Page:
Visualise a Home Network
Let’s look at a familiar scenario through the eyes of Hubscope. This is chosen not so much for the value Hubscope will bring, but for the experience and insights you’ll gain when looking at a relatively simple project. You’ll whet your appetite and open up possibilities for proper projects.
So, you arrive home and rather than being greeted by a cheery “hello” you instead get, “the internet is broken can you fix it?”. My usual answer is “I’ll tell you how the home network works and you can fix it yourself” but no-one seems at all interested in this suggestion or indeed how things work in general (anymore sigh …)
This exercise should allow you to share with your tribe the mystery of the many components you have at home, how they work together and how anybody can attempt to fix them without you being around. The scenario I’ll be using is my own home network which may well have similarities to yours, I suspect. Here’s a tip, if you’re not ready to jump straight into Hubscope at this point then get four pieces of A4 paper and draw your diagrams there first. Label them Who, Why, How and What. We can transfer them to Hubscope a little later.
The Who Perspective (or Stakeholders)
The first perspective or hand drawn diagram is Who – the stakeholders. Sketch out a simple family tree on your first piece of paper.
Open Hubscope and then click File > New. Go to the Who tab then click on ‘add unit’ and add one called “Family”. Now click ‘add person’ and add all your family members. Then click add relationship and draw lines between “Family” and all the people you just added.
The Why Perspective (or Requirements)
The second perspective looks at requirements. The requirements your family has might be slightly different from mine so feel free to go wild here. At a high level, mine are as follows which includes some dependencies:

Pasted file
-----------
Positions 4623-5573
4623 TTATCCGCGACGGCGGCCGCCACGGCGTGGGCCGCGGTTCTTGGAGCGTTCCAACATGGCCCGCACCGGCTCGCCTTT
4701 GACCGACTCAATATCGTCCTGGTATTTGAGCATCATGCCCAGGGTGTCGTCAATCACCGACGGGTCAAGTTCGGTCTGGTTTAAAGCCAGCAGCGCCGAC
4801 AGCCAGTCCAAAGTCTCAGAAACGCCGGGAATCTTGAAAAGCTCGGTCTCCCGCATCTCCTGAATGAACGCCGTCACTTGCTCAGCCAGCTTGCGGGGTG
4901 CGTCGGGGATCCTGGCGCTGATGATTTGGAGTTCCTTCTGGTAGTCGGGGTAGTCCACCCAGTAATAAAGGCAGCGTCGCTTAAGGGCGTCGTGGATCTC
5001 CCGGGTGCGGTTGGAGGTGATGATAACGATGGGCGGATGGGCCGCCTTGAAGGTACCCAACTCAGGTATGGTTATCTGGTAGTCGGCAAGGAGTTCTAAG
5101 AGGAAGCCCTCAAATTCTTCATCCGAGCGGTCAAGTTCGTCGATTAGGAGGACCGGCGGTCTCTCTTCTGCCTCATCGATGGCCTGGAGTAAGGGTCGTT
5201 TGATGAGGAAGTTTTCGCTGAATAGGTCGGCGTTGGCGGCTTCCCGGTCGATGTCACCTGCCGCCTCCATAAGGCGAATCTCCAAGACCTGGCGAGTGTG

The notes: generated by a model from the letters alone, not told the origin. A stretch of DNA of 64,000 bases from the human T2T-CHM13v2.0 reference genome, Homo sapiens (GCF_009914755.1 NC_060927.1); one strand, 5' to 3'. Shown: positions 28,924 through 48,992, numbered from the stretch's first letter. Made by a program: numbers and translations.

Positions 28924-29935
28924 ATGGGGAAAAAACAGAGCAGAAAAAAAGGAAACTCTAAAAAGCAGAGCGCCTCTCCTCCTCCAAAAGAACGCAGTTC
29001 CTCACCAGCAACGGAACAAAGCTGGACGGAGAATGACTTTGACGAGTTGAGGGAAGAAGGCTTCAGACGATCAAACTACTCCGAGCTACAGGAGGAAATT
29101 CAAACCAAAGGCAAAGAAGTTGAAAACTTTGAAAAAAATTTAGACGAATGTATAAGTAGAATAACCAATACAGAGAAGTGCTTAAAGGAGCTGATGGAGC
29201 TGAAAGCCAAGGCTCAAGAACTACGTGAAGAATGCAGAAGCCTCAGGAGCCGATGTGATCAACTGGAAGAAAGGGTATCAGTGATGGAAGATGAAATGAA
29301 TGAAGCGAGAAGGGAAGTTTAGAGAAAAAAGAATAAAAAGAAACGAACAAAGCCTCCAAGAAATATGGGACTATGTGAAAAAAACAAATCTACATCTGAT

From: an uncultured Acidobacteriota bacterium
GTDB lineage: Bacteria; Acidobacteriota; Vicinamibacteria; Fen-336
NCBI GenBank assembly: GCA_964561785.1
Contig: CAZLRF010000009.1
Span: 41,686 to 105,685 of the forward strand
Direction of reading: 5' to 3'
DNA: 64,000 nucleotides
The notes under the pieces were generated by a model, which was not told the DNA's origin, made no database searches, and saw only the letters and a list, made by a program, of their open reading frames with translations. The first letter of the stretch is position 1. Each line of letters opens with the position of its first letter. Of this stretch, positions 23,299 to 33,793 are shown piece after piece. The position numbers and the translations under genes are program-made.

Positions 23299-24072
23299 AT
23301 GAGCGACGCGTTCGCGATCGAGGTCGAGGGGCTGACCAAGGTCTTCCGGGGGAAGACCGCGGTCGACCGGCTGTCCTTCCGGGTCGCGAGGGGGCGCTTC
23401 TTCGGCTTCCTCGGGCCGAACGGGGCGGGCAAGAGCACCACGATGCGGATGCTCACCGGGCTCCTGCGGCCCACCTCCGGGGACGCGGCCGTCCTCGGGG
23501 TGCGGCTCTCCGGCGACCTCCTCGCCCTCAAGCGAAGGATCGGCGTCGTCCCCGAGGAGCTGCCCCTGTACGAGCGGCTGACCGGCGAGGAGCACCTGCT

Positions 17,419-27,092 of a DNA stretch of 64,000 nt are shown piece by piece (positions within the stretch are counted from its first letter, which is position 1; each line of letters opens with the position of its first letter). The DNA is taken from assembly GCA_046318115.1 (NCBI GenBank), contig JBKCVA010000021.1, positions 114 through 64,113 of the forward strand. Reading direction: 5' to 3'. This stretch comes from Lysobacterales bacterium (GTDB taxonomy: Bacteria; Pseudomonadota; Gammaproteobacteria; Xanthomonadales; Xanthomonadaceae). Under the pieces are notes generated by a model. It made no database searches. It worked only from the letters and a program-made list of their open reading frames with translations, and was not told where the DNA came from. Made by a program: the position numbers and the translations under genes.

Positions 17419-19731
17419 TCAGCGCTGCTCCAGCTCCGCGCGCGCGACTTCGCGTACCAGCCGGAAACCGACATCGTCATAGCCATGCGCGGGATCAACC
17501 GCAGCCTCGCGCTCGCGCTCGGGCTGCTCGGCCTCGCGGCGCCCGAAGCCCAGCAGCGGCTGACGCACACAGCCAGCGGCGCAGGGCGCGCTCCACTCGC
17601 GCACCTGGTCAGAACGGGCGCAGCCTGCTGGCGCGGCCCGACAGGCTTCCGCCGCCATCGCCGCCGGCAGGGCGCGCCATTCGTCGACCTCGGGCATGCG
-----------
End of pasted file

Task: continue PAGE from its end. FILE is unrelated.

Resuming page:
- Play online games
- Do homework
- Home management
- Pay bills on time
- Pay electricity bills
- Share photos
The How Perspective (or Services)
The third perspective shows services which provide the glue between requirements and technology. You shouldn’t have any technology that isn’t directly or indirectly helping with one of your requirements, through the service it provides. You may have requirements through your services that are not satisfied by technology as this may be a future aspiration or the solution may not rely on technology. Here are some of my services:
- The Internet
- Bank auto payments
- Remote support
The What Perspective (or Technology)
The fourth perspective shows technology. Here is the mini internet of things we’ve accumulated over the years:
- Router + Broadband modem
- Wireless booster
- Games Console
- Network area storage server
- Individual computer
- Anti virus
- Homework files
- Household files
- Local backup
- Cloud backup
The All Perspective
The fifth perspective is not available to those with just a pile of paper at this point. Hubscope automatically shows you the end to end view across the other four perspectives. If you are just working with paper at this stage you could stick them together and use some string to show the interdependencies but I’d instead encourage you to use the information on the four pieces of paper to now enter into Hubscope. Then you too will have a fifth perspective for free!
Hopefully this tutorial has given you a glimpse of the possibilities provided by using Hubscope and you’ll see some opportunities for adding value when you get back to the office. For a more detailed series of tutorials on how to use Hubscope to draw a home network check out our introductory micro tutorials.
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